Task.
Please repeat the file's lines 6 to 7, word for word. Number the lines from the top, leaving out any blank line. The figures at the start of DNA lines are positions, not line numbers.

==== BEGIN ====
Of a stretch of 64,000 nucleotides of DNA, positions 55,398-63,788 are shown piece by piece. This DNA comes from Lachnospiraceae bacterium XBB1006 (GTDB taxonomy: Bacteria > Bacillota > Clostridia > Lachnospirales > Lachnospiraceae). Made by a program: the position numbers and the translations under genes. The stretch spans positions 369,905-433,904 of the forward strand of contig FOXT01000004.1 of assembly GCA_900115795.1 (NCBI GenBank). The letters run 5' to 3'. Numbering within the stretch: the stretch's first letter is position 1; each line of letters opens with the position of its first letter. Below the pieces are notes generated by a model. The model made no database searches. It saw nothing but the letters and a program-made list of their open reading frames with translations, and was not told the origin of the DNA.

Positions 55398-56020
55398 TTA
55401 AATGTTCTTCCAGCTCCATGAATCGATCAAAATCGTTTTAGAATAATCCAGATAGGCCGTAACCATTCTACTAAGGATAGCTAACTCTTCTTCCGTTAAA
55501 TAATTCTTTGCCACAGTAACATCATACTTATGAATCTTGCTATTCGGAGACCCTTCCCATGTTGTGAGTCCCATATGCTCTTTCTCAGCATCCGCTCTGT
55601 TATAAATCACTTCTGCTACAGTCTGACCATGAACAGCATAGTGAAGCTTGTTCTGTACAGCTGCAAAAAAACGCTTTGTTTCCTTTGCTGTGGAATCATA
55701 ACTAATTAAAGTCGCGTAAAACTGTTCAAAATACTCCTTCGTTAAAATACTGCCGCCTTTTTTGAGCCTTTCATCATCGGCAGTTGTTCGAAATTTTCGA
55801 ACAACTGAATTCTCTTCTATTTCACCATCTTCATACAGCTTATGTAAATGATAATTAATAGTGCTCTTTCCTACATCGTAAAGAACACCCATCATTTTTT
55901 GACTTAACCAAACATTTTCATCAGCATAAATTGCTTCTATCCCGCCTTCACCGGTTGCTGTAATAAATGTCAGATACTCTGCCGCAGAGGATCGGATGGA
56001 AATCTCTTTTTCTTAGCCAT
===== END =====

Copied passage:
55601 TATAAATCACTTCTGCTACAGTCTGACCATGAACAGCATAGTGAAGCTTGTTCTGTACAGCTGCAAAAAAACGCTTTGTTTCCTTTGCTGTGGAATCATA
55701 ACTAATTAAAGTCGCGTAAAACTGTTCAAAATACTCCTTCGTTAAAATACTGCCGCCTTTTTTGAGCCTTTCATCATCGGCAGTTGTTCGAAATTTTCGA